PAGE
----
Let me start by saying how much I have been encouraged by your Above Rubies magazine. I love your focus on adoptive families and the gift of life. As my husband and I were looking over the new issue last night, he said to me, "You should write an article featuring our story." I have been blogging for the last 5 years about it, but feel like maybe I can be a voice to those who have struggled with the same things.
We are an adoptive family. We are an multi-cultural family. All four of our adopted children are African American. My husband and I have been married for 20 years this year. After many surgeries due to endometriosis, we started the adoption process for our oldest. This was our first and only private adoption. Our son, Joshua, was born on December 21, 1996. He was born in another state so we anxiously awaited that phone call. But our hopes were dashed as his birth mother changed her mind. God took us through that roller coaster and after 5 weeks she changed her mind again and he was placed in our arms.
Twenty two months later, our second son, Nate, came into our lives at 5 months old. He was part of the foster care system and struggled with attachment reactive disorder until 5 years old. God's grace is the only way we were able to get through those years. But through those dark days, God called us to home school. The furthest thing is my mind was "being with that child" all day. But God changed my heart and showed me that's exactly what he needed.
Just over two years later, the department of family services called us and told us about a little special needs girl who needed a home. Esther was 22 months at that time. Since they knew we already had adopted African American children they thought of us. Esther had/has fetal alcohol syndrome and was failure to thrive. After one year of being our daughter, tests were run to rule out Autism, and it was discovered she had ACC (Agensis of the Corpus Collosum). In layman's terms, the central part of the brain in your Corpus Collusum. Hers is missing. This part holds 500,000,000 connectors to both hemispheres of your brain. We have been told she should be in a wheelchair not walking or talking. She "appears" normal to those who don't know her well. She struggles mostly with developmental/schooling delays and some social issues. But she is a miracle. Love is an amazing thing!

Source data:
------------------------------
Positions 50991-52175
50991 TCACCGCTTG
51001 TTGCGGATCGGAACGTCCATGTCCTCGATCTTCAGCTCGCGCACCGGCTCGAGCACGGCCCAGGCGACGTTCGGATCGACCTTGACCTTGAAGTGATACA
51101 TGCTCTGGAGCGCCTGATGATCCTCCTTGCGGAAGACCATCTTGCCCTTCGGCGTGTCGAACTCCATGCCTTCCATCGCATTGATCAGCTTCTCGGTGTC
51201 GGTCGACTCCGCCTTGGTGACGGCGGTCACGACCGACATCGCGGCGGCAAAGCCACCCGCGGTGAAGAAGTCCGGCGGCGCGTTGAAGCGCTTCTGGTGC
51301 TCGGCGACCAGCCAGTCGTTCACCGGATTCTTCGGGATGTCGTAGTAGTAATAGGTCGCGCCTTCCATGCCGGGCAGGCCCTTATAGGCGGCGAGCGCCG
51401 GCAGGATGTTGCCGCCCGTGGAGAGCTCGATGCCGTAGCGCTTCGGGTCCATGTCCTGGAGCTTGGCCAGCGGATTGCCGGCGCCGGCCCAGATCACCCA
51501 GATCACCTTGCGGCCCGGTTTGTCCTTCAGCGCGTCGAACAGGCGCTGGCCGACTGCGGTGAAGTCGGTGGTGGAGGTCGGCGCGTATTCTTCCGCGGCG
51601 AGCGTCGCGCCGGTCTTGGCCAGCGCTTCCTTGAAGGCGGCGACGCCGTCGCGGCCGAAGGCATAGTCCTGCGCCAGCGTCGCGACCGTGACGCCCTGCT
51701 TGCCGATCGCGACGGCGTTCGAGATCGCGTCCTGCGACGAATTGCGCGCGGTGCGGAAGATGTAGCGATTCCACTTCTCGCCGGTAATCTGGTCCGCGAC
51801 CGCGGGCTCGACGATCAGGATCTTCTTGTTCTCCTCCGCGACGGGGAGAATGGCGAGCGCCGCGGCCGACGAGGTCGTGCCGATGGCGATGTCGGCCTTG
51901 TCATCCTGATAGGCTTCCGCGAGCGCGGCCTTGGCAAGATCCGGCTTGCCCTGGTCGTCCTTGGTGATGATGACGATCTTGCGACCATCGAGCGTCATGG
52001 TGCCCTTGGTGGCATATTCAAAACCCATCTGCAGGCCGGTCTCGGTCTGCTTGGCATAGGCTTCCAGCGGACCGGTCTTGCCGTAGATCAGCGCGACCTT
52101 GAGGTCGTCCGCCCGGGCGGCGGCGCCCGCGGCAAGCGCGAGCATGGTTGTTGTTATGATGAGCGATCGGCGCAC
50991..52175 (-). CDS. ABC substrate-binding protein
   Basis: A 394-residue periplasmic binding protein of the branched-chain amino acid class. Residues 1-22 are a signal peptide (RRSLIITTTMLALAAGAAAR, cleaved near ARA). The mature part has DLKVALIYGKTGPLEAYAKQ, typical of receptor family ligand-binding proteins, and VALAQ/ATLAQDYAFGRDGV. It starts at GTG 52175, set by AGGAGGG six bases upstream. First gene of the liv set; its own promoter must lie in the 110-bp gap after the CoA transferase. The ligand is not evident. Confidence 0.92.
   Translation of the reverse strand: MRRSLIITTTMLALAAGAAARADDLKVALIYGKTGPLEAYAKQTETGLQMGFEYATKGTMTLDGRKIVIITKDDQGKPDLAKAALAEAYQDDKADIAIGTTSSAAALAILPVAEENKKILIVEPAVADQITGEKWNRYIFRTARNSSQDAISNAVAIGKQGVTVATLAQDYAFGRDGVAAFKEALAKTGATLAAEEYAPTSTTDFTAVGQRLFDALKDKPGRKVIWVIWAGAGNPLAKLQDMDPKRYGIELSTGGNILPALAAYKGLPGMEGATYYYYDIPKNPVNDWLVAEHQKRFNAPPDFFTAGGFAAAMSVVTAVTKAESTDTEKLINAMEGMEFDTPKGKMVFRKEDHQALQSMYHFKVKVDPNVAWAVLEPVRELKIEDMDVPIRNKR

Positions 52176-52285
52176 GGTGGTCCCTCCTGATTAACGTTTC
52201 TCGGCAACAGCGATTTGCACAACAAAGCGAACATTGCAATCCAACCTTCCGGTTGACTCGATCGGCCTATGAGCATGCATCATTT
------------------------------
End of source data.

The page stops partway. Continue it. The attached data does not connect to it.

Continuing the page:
Now, having 3 children with a span of 2 years of age among them, I was overwhelmed for quite a while. There were many days of therapies and struggling to seemingly survive the emotional struggles. Little did we know that this would be a small part of the rest of our story.
In 2005, we received a phone call from a local pregnancy center about needing a family for a special needs 10 month old boy who would be placed privately. He had kidney failure as well as crossed eyes and severe developmental delay. He was like a newborn. We prayed about it and felt God's leading. Within two weeks, we had our home study done and were traveling 2 hours away to pick him up. The adoption laws in the state we live allow for the birth mother to change her mind within 3 days, if the child is over 6 months old. On the third day, we received a call from our attorney stating the unthinkable. She had changed her mind. This was a very tough place. My husband rose to the occasion and the next morning met our attorney and the birth mother at the train depot. They exchanged signatures for our precious Elisha that we had grown to love like our own. I am so grateful for my husband who used that opportunity to proclaim Jesus to Elisha's birth mom. Two weeks later we received a phone call from a deputy stating, "....there is an investigation into a little boy's death." Yes, Elisha had passed away in her care. I struggled with anger and resentment to the Lord. But eventually, He helped me to see that my sweet baby is with him and better off than the life he would have had. He also worked on my heart dealing with the idols that had formed in my own life.
The good news is that having Elisha in our home opened our hearts up to adoption again. In September 2005 a little girl was born and two years later she would become ours. Hannah was placed in our home after two years of foster care. She was a crack baby with lots of hurting places. But thankful we have been granted to raise her.
Adoption is a beautiful thing, but it is also messy. Our boys hit the teen years with rejection and identity issues surfacing. Anger became out of control. We chose for our oldest to attend a Christian boarding school for a few years to protect him from himself. These were so very difficult years. The ache that happened in ourselves but most of all him was so painful.
Hannah struggles with severe ADHD and outbursts of anger. Parenting adopted children brings a whole new set of issues. There is so much hurting and open wounds that seem to take years to work through...really until adulthood.
We have come to know the daily struggles that come along side raising adopted children. It can be a lonely place, where others don't understand. We have faced judgment on our parenting as well as struggled with fear of man...."what do people think?", which we still fight daily. So many times, adoption is viewed through rose colored glasses. It is so messy at times, but adoption is the brightest light we can shine that exemplifies the Gospel, for isn't that the picture Christ gives about our relationship with Him? Our parenting of these special kids has been greatly affected by grace. For how often do we spurn God's grace and parenting of us? How often do we choose defiance and rebellion? Yet, He keeps pursuing us. He keeps showering us with His love. He never lets go or gives us back up.